An effort to prevent the introduction of next generation slot machines – which look more like casino games – at racetracks around the state was shot down in a Senate committee Tuesday, despite fears from regulators that allowing them may put the state at odds with the Seminole Tribe, reports Michael Peltier of the News Service of Florida.
The Senate Regulated Industries Committee overwhelmingly rejected the bill (SB 986), which would have prevented the introduction of new multi-player games at existing pari-mutuel facilities.
The 3-7 vote came despite the testimony of an attorney for the Department of Management Services, Michael Martinez, who said allowing the new games could jeopardize the agreement between the Seminole Tribe and the state that gives the tribe exclusivity on gaming in exchange for payments to the state.
At issue is a new generation of electronic games that allow multiple players sitting at separate stations to bet using the same central terminal. The new games include a number of amenities to make them look more like the table games –black jack roulette, baccarat — they emulate and sometimes include cards, dice and other hands-on effects.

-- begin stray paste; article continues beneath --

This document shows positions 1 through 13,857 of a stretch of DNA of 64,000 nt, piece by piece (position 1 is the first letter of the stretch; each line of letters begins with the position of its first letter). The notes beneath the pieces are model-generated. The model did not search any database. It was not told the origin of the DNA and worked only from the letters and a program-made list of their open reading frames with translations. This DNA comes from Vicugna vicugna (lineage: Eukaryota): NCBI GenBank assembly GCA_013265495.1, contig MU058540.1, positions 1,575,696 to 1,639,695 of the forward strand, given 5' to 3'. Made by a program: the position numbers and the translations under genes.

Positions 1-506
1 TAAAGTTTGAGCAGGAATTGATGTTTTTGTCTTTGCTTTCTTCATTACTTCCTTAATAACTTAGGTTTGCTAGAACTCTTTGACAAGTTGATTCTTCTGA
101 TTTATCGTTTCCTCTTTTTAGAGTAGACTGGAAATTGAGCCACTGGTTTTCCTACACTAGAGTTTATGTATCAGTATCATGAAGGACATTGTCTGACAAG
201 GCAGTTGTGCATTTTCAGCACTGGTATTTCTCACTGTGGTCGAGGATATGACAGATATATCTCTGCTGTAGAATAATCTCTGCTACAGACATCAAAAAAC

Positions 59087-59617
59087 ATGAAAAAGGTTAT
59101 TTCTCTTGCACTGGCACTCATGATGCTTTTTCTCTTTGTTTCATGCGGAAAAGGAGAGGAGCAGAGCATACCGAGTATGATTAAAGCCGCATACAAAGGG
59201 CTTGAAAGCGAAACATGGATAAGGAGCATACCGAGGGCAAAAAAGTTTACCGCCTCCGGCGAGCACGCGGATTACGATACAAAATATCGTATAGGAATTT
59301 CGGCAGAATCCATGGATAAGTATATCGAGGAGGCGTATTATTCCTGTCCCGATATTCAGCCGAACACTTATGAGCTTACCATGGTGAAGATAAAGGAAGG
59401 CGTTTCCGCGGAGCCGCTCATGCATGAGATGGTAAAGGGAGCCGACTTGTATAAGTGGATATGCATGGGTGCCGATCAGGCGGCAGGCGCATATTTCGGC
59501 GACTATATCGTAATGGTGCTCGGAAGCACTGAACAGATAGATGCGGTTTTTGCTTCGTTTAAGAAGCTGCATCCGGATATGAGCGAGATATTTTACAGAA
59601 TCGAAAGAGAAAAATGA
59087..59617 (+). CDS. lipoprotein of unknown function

Senate sponsor Thad Altman, R-Viera, said the bill merely would have allowed DMS to regulate what can be offered based on what was available when voters narrowly authorized the addition of slots. The new generation of games, he contended, oversteps the authority voters gave less than a decade ago.
“When the people of Florida voted on a constitutional amendment – a very contentious constitutional amendment – do you really believe they were voting for machines that had tangible cards, tangible wheels, tangible dice?,” Altman asked. “No, They were voting for slots.”
But opponents of the ban said the new games are based on the same concepts as earlier slots and therefore don’t jeopardize the state’s compact with the Seminole Tribe, which operates casinos around the state and pays millions annually for exclusivity. Under the agreement, existing pari-mutuel facilities –dog tracks and horse tracks and jai alai frontons — could add slot machines if county voters approve.
The difference of opinion remains over what, exactly, constitutes a slot machine.
“If the machine is built like a slot machine, functions like a slot, has a random number generator like a slot, it should be a slot machine and there should not be any concern that it violates the compact, said Sen. Miguel Diaz de la Portilla, R-Miami.